Alabama: Tuskegee Institute National Historic Site

Tuskegee Institute students sit at desks
A history class at the Tuskegee Institute in 1902

Library of Congress

Quick Facts

Tuskegee Institute National Historic Site, 40 miles east of Montgomery, Alabama, was authorized as a unit of the National Park Service on October 26, 1974. The site preserves the legacy and associated historic structures of the historic Tuskegee Institute, a college for African Americans founded in 1881.

On July 4, 1881, 30 eager students—mostly children of former slaves—celebrated their freedom by holding their first class at the newly formed Normal School for Negroes in Tuskegee, Alabama. Although those students did not know what to expect from their new school, its principal did. Booker T. Washington, a former slave, aimed to model this new school after Hampton Institute in Virginia where he had been a student and teacher.

Tuskegee Institute—as the school here came to be known—started with only $2,000 for teachers’ salaries, but no funds for land, buildings, or equipment. In 1882, the school moved to 100 acres of abandoned plantation farm land (Bowen Estate), purchased with a $250 personal loan from the treasurer of Hampton Institute, J. F. B. Marshall, for the $500 down payment. From this humble start, Tuskegee grew from its initial emphasis on vocational training (most of the school’s early buildings were built by its students) into the college degree-granting program that evolved into what is now Tuskegee University.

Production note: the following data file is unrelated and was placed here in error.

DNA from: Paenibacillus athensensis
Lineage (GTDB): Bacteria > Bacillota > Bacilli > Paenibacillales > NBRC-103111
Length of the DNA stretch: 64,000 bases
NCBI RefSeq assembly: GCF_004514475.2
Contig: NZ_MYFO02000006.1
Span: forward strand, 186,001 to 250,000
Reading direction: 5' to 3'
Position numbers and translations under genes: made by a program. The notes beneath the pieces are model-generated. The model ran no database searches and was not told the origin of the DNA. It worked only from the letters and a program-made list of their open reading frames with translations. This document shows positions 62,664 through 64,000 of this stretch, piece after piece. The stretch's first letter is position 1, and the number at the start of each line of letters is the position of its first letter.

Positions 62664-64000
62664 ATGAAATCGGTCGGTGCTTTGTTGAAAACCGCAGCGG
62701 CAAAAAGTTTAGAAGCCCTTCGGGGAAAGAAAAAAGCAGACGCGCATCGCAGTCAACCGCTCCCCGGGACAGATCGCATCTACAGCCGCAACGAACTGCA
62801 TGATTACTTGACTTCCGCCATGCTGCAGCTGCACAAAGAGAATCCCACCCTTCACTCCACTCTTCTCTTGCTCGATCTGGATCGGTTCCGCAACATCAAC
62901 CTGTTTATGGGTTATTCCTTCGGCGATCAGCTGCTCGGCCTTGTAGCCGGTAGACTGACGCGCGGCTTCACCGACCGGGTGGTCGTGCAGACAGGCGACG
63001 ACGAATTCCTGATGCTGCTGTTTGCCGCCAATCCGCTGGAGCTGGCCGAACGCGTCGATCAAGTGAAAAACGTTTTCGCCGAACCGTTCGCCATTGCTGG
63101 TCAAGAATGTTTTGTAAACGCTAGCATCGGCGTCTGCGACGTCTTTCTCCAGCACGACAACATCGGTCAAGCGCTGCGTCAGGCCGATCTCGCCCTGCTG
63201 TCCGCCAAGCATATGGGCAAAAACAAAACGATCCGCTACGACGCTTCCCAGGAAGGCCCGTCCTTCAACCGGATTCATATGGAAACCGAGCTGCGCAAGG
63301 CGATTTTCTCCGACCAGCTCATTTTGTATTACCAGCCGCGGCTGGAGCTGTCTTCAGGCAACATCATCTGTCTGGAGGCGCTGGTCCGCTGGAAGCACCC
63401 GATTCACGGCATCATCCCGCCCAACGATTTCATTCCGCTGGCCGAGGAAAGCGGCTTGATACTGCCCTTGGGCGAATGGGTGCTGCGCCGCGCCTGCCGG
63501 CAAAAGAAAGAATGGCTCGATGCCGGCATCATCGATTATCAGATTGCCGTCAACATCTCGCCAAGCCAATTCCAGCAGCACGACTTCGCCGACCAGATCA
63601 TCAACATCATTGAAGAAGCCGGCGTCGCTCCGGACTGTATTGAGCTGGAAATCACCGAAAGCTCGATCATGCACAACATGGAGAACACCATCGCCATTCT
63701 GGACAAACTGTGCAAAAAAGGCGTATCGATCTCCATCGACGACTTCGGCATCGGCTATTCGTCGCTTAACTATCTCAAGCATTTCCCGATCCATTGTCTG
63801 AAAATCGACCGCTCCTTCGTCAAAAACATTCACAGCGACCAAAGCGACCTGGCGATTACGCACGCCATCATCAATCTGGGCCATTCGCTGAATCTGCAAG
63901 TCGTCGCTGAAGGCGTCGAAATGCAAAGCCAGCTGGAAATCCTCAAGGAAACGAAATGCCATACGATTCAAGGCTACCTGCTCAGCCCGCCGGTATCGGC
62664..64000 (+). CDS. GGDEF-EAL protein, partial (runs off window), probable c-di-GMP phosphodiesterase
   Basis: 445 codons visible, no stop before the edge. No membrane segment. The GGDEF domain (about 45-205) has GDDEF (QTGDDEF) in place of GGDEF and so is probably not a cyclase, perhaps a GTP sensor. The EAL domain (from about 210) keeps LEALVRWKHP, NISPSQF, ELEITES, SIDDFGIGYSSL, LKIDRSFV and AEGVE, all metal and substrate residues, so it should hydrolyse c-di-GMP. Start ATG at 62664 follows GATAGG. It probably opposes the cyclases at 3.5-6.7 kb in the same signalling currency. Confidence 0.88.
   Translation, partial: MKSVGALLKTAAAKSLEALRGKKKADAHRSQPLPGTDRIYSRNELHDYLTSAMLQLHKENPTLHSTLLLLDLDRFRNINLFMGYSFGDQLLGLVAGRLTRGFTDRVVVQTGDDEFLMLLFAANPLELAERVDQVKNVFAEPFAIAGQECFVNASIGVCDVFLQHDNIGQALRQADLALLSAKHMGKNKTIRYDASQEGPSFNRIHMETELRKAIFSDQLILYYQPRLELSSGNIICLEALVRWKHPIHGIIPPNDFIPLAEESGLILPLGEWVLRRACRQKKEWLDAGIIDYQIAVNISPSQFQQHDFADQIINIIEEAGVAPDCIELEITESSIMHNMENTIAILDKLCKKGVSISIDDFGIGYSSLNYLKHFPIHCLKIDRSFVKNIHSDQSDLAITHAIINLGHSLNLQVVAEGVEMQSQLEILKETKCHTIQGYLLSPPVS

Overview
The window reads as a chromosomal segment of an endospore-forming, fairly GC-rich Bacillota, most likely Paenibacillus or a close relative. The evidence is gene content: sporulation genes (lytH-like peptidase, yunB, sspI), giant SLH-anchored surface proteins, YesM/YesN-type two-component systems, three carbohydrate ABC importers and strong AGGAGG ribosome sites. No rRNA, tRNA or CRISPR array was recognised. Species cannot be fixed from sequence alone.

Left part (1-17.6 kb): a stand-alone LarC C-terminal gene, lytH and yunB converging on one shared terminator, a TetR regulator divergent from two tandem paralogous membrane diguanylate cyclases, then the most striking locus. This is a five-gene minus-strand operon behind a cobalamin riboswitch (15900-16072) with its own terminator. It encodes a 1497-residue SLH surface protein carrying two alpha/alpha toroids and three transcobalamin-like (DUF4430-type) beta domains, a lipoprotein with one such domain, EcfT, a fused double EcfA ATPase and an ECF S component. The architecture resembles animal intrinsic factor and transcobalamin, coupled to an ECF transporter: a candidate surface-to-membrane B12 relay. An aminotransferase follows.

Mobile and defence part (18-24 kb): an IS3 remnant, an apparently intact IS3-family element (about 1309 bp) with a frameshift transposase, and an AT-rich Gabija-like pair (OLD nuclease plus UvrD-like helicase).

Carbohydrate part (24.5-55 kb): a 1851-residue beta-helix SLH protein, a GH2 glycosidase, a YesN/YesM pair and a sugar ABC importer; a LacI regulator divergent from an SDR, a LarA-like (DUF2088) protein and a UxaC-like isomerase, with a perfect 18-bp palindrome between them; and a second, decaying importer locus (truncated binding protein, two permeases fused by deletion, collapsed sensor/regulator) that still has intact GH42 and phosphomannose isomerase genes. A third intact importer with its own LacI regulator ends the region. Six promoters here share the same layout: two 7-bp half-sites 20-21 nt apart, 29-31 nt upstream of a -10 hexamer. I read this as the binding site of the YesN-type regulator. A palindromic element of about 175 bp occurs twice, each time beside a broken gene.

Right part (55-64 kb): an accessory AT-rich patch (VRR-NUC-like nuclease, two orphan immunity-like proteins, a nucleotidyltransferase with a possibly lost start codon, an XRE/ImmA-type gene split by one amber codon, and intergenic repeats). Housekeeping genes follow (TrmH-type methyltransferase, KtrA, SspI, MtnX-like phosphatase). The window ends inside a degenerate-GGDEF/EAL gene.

Tuskegee has been known as the Normal School for Colored Teachers (1881), Tuskegee State Normal School (1881–1887), Tuskegee Normal School (1887–1891), Tuskegee Normal and Industrial Institute (1891–1937), Tuskegee Institute (1937–1985), and Tuskegee University (1985 to the present). “Tuskegee” represents both the historic Tuskegee Institute and the current Tuskegee University.

The main features of Tuskegee Institute National Historic Site are The Oaks, the house and home of Booker T. Washington, and the building that housed George Washington Carver’s laboratory, now the George Washington Carver Museum. These structures, along with an administrative office, are directly owned and managed by the National Park Service. While the park’s 1974 enabling legislation included the residence called Gray Columns, the property was acquired by Tuskegee University in 1998 under Public Law 100-337, and therefore is no longer managed by the National Park Service. The historic site also encompasses a 50-acre Historic Campus District consisting of most of the original campus buildings, all of which are owned and still actively used by Tuskegee University. Every year close to 26,000 visitors to the Tuskegee Institute National Historic Site experience the history of Tuskegee Institute through guided tours of The Oaks, the Historic Campus District, and the George Washington Carver Museum’s exhibits and audiovisual programs.

In October 2019 the Tuskegee Institute National Historic Site became part of the African American Civil Rights Network in October 2019. 

The African American Civil Rights Network (AACRN) recognizes civil rights movement and the sacrifices made by those who fought against discrimination and segregation. Created by the African American Civil Rights Act of 2017, and coordinated by the National Park Service, the Network tells the stories of the people, places, and events of the modern U.S. civil rights movement from 1939 -1968 through a collection of public and private elements.

Booker T Washington National Monument, Tuskegee Airmen National Historic Site, Tuskegee Institute National Historic Site

Last updated: October 3, 2019